10. What about Adobe Flash? And Therefore, Chrome?

    This is complicated. Flash turns out to be something of a nightmare. Perhaps it was a good idea at the time, but increasingly developers and such are avoiding using it. But you probably need Flash now and then, but almost always in a browser window. So, the way to handle this is to use Google Chrome as your browser. Not Chromium.

    The Firefox browser is installed by default in most Linux distributions. This is cultural, maybe even political. Firefox as a piece of software, and an organization, has been central to the development of OpenSource software, so it is sort of worshiped. I recommend ignoring it. So, when you get to the part below about installing Chrome, do that.

    If you google “how to install Google Chrome on Linux” you get this:

    • Click Download Chrome. Go here to do that.
    • Choose either 32 bit .deb (for 32bit Ubuntu) or 64 bit .deb (for 64bit Ubuntu)
    • Click Accept and Install.
    • Download .deb file to a folder (Downloads is the default folder)
    • Open up your Downloads folder.
    • Double-click the .deb file you just downloaded.
    • This should launch Ubuntu Software Centre.

    NOTE: Google often updates its method of installing. I just installed Chrome and it took fewer steps than indicate above. If you've already installed gdebi (as suggested above) this will be very quick and automatic.

    You will be asked if you want to make Chrome your default browser. I recommend doing this. Then, run Chrome and lock the icon to the Task Panel, because you will probably be using it a lot.

    11. Install Dropbox…

    … if you use Dropbox.

    sudo apt install nautilus-dropbox

    Then simply launch Dropbox from Unity Dash and follow the instructions.

    An alternative method for installing Dropbox:


    This uses the wget command to go on the internet and download a part of a web site, in this case, a file on the web site. This may not work if they changed the name of the file, but this is currently the correct name.

    After downloading the package, install it using the previously installed deb package application:

    sudo dpkg -i dropbox_2015.10.28_amd64.deb

    12. Install VLC

    Linux, and in this case, Ubuntu, comes with various multimedia playing software, but generally not with VLC, which is a very good piece of software. If you want, you can install it this way:

    sudo apt-get install vlc browser-plugin-vlc

    13. Install Gimp Image Editor

    GIMP stands for “GNU Image Manipulation Program.” It is an OpenSource pixel-based image manipulation program for photographs, drawings, etc. In the old days, it was included in most Linux distributions but no longer is. If you want to install it:

    sudo apt-get install gimp gimp-data gimp-plugin-registry gimp-data-extras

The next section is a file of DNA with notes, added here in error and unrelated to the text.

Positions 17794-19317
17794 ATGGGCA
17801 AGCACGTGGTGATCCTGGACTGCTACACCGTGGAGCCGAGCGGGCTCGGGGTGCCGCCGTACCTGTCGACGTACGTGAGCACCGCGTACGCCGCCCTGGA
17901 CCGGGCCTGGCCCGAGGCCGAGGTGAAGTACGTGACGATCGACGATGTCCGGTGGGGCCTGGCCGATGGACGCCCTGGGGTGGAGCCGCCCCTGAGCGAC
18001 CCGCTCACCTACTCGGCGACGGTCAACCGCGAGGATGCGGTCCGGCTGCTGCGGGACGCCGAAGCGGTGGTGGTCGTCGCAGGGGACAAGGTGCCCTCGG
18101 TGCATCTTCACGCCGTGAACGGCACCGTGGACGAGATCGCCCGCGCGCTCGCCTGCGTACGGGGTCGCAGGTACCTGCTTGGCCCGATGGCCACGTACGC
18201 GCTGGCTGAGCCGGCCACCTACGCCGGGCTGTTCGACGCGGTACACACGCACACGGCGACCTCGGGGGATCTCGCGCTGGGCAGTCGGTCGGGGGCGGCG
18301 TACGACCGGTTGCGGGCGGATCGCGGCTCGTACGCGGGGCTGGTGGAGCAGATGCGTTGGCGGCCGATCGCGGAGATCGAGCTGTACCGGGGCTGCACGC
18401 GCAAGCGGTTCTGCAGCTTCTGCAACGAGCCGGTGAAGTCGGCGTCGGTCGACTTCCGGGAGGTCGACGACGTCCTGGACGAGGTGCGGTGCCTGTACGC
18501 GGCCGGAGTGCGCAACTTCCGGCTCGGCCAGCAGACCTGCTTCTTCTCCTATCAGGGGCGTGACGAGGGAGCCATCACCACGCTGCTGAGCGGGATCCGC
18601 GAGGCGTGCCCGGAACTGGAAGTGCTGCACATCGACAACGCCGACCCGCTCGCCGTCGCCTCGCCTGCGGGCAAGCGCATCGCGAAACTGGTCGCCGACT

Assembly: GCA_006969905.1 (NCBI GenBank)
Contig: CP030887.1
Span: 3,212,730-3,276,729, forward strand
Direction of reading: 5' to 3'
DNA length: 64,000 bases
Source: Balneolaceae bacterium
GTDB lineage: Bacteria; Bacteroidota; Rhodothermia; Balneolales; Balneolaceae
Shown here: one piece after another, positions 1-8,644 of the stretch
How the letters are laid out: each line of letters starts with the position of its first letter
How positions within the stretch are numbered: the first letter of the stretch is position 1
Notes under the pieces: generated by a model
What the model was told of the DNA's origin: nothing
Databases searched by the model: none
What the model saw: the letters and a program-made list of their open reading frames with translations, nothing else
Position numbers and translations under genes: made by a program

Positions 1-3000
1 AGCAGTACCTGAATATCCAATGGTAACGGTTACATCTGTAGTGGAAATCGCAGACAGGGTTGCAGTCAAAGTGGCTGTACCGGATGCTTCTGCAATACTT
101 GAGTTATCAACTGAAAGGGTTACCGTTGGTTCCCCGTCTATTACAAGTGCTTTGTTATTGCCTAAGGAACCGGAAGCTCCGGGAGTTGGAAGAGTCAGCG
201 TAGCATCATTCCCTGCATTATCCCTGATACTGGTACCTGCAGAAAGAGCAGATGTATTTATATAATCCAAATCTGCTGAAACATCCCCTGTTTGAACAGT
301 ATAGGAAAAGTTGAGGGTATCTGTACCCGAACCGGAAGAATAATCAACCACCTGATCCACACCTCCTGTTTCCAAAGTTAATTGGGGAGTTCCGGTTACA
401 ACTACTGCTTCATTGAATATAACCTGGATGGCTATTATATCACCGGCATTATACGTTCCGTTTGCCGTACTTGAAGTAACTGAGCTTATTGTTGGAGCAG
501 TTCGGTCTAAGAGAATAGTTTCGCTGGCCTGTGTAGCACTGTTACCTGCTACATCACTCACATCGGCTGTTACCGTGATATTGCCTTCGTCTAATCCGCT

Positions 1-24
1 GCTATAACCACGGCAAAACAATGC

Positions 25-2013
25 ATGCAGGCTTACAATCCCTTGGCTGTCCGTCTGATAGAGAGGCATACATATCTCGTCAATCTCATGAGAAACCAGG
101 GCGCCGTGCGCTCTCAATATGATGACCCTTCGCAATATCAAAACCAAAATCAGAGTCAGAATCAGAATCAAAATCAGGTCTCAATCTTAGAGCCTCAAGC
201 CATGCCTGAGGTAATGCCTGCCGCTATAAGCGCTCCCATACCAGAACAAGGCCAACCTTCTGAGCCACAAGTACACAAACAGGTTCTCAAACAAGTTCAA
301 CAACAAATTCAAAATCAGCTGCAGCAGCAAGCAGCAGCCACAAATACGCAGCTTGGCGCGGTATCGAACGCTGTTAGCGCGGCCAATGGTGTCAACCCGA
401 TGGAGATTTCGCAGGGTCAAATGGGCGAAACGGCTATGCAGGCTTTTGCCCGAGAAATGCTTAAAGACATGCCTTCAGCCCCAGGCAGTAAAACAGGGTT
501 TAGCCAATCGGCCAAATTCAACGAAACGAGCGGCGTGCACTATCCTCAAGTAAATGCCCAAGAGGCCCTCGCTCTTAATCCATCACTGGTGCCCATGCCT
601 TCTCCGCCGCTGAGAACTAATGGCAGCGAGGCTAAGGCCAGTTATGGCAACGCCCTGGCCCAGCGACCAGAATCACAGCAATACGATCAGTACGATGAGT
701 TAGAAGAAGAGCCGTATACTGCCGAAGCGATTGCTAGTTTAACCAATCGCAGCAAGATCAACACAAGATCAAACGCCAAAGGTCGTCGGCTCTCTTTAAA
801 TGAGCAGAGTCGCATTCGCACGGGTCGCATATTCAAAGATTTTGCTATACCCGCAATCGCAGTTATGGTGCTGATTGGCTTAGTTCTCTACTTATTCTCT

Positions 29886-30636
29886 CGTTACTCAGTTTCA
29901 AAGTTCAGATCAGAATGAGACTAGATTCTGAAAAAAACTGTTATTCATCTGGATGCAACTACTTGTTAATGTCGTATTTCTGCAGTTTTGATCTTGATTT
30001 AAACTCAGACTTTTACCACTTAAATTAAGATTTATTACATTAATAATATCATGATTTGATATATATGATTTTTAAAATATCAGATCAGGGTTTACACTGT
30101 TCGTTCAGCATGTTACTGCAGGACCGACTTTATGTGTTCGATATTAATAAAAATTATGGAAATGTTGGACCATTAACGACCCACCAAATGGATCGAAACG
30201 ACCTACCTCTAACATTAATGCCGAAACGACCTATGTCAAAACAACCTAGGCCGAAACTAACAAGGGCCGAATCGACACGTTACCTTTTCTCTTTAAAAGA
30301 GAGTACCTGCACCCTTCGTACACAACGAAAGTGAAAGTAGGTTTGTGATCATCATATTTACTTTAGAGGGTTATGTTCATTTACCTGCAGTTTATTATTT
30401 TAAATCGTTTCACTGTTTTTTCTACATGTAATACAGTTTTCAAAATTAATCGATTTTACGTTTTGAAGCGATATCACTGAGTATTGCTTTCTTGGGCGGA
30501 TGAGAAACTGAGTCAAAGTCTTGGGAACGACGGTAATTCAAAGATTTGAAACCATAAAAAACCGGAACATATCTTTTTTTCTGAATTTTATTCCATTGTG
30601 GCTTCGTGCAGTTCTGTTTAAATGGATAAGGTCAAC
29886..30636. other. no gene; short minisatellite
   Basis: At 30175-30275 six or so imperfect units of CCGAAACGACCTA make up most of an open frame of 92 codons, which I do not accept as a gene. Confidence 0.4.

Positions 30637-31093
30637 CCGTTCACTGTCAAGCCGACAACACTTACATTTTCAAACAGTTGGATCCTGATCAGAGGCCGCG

14. Install A Junk Cleaner (Bleachbit):

    I’ve not used Bleachbit. But everyone seems to like it, and you might want to try it out. It cleans up internet histories, destroys temporary files, and other junk that tends to accumulate on your system.

    Linux is not like Windows (or at least, like Windows was in the days I used it). It does not accumulate a lot of junk to the point where it slows down and stops. But it can accumulate some junk, and apparently, Bleachbit helps take care of this.

    I've decided to remove the recommendation to install bleachbit. As I already suggested, Linux is designed in such a way that the things a clean-up program like bleachbit does are unnecessary. I suspect bleachbit is a bit like Linux based ant-virus software, something that former Windows users want to see, because such kludges are necessary in Windows.

    So skip this step (I deleted the code for installing it anyway).

    15. Install Skype…

    … if you use it.

    sudo apt-get install skype

    16. Install the Unity Tweak Tool

    You can configure, tweak, and generally mess around with your Unity Desktop using the installed System Settings and various esoteric bits of software, but if you install the Unity Tweak Tool you will probably find most of what you want to do, and more, there.

    sudo apt install unity-tweak-tool

    In the unlikely event that you end up messing up Unity with all your crazy tweaking….

    …you can reset unity like this:

    sudo apt-get install dconf-tools

    dconf reset -f /org/compiz/

    setsid unity

    unity --reset-icons

    Have Fun

    Now, you know how to install software in Ubuntu, and generally, in debian based distributions, and you have some experience with the command line.

    What you can do now is explore all the software that was automatically installed on your system, such as Libra Office (which stands in for Word, Excel, Power Point, etc) and all sorts of other cool stuff. If you installed the traditional style menu applet as described above, that is a good way to explore around among the available software offerings.